Grounding & self soothing techniques for emotional regulation
When you are feeling stressed, overwhelmed or experiencing distressing emotions it is helpful to focus on aspects of the physical world, rather than on just your internal thoughts and feelings. This can help us to connect to our body and re-ground ourselves and from this place we are much more able to find clarity and make sense of what we’re feeling.
“Compassion can be described as letting ourselves be touched by the vulnerability and suffering that is within ourselves and all beings. The full flowering of compassion also includes action: Not only do we attune to the presence of suffering, we respond to it.” Tara Brach
Below are grounding techniques to help you to focus and ground your awareness in the present.
Sensing the Breath
Observe your breath and feel the sensation of breathing within your body. Explore the depth of your breath and begin to slowly deepen your breath.
Engage one or more of the five senses (touch, taste, smell, sight, and sound).
- Clench your fists then relax your hands, repeat.
- Touch your hands to the ground
- Hold an object and feel into the sensations. Idea: Touching each bead on your Mala whilst repeating a mantra such as Sat Nam, Om, I am I am or your favourite affirmation can be very effective.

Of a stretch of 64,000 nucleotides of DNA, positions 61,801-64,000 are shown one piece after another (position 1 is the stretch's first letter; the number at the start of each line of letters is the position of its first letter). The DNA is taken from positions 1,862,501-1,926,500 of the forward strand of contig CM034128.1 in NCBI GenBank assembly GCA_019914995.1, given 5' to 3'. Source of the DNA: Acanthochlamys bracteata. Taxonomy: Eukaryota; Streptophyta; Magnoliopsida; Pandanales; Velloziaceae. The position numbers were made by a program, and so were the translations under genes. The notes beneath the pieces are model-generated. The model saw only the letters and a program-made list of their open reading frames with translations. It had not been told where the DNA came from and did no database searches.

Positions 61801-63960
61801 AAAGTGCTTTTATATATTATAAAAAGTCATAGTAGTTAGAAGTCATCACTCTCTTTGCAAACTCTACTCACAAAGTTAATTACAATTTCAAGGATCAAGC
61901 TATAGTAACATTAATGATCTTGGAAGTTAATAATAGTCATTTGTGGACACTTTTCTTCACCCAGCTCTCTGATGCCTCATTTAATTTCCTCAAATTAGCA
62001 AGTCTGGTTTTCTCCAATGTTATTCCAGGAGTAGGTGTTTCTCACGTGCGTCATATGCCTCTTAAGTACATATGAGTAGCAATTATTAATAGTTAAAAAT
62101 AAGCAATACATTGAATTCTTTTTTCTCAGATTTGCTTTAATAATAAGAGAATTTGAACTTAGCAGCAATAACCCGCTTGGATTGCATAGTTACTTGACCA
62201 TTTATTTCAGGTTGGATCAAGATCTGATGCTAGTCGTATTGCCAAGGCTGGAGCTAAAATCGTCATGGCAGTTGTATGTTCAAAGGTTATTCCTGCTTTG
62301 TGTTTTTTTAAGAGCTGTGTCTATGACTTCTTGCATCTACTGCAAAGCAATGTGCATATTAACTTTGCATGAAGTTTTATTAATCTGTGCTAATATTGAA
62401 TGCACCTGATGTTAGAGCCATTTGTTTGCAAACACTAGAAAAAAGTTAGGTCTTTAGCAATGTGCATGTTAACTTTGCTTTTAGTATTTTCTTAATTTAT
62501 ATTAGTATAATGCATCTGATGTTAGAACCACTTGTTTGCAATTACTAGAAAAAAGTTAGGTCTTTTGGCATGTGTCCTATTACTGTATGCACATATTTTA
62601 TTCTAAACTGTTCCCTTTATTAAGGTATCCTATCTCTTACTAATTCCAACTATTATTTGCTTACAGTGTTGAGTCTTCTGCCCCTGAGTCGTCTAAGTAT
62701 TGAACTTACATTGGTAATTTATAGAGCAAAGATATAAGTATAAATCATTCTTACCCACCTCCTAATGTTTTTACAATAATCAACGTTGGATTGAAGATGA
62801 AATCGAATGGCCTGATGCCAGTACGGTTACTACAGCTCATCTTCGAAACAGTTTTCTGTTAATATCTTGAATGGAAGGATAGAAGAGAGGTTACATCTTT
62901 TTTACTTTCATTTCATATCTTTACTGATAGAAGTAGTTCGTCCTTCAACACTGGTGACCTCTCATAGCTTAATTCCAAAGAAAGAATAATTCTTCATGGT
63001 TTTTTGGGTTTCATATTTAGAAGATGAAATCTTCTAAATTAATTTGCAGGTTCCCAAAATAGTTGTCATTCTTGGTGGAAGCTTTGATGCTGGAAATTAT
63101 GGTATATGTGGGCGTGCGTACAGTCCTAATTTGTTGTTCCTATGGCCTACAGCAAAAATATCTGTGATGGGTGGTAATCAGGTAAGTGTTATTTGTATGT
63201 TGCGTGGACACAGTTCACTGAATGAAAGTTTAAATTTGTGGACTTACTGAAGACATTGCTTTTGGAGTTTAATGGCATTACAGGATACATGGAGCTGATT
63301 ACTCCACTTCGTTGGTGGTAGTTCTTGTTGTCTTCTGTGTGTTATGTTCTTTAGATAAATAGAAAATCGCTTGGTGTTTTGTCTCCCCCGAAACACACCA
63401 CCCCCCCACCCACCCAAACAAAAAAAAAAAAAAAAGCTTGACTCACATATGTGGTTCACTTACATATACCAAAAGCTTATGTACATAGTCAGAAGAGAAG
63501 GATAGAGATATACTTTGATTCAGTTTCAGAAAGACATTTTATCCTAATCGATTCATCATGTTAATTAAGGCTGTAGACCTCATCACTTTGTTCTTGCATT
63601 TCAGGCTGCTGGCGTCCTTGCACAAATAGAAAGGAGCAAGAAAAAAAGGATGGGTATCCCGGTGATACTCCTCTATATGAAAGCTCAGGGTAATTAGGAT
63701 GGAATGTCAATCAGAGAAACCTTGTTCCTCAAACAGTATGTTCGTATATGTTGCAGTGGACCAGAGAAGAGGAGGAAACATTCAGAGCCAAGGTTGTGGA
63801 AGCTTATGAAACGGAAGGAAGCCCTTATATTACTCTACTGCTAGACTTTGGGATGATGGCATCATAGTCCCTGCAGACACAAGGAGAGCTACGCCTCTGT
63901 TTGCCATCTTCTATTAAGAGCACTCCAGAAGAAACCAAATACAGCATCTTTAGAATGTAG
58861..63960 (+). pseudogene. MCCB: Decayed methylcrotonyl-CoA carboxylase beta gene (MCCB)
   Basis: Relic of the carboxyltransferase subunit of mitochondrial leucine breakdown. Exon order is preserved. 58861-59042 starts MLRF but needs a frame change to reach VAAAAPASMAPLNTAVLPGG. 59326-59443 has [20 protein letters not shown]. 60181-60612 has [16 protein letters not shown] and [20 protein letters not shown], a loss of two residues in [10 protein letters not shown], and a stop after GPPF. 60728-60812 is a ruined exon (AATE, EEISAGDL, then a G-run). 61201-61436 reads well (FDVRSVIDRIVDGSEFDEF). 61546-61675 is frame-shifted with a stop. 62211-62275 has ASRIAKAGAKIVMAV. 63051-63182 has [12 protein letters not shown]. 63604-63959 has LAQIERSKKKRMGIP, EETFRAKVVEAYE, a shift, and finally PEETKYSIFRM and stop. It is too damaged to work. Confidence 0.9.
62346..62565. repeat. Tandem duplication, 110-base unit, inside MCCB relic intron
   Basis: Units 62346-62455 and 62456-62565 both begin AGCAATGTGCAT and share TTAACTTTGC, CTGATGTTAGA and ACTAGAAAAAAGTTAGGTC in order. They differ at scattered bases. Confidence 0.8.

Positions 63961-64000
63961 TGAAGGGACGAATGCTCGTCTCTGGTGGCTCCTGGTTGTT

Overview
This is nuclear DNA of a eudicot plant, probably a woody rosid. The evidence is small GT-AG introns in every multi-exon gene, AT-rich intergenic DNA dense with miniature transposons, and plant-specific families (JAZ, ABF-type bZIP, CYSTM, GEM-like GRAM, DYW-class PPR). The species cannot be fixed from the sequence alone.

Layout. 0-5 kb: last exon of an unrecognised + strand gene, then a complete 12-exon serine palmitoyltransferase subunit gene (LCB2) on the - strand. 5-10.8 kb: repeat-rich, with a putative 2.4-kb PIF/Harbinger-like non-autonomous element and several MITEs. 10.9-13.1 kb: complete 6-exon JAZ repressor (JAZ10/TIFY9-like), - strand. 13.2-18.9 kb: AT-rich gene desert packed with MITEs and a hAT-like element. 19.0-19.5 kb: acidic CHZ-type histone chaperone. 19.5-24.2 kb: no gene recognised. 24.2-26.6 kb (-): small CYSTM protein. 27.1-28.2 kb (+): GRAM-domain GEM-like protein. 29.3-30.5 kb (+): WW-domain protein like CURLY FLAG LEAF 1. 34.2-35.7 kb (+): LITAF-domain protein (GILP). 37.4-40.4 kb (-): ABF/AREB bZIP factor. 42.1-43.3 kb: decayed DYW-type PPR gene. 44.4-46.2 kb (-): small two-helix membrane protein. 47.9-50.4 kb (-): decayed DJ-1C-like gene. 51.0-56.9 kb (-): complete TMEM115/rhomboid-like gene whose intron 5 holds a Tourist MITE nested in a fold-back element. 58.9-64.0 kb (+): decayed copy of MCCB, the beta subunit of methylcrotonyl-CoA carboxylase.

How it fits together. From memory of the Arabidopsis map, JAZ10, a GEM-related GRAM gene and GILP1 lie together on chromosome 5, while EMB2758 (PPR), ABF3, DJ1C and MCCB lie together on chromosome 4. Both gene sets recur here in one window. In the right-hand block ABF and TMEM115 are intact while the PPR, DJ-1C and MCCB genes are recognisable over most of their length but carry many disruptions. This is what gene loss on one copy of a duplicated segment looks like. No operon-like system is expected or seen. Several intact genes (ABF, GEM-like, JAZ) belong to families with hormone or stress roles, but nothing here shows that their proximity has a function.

- Identify opposite sensations hot/cold, soft/hard, comfortable/uncomfortable, relaxed/tense
- Touch or massage your feet, arms or legs
- Engage in rhythmic activities (knitting, biking, swimming, dancing)
- Wrap a blanket around yourself
- Swallow any saliva in your mouth
- Remember the taste of your favorite food
- Drink water
- Sip herbal tea
- Eat delicious healthy food and describe the flavors
- Breathe deeply to identify any scents in the room
- Use essential oils ie. lavender, sandalwood
- Identify colors, textures, shapes, people in your environment. eg. Identify and name 3 distinct colors in the room
- Look at and be nature. At the trees, plants, birds etc
- Listen to the sound of your breath
- Identify 3 different sounds you hear in the room/far off in the distance
- Listen to the sound of your voice. What do you notice about the way you are speaking?
- Listen to mantra music
- Say positive affirmations to yourself
Releasing and soothing emotion through movement
If emotions are quite intense it can be helpful to release endorphins and help the Nervous System adjust through movement to ease the intensity.
- Shake the hands or body
- Stretch the body
- Play out the emotion or sensation through movement. ie. running on spot, pushing away etc
- 26 x Frog Pose
Self touch to connect to self
Technique compliments of Peter Levine
“Just feel what goes on between the hands and the body. Sometimes they will feel an energy flow or a change in temperature or a feeling… I just ask them just to keep their hands there, it could be a few moments, or 5 or 10 minutes, until they feel some kind of shift.” Peter Levine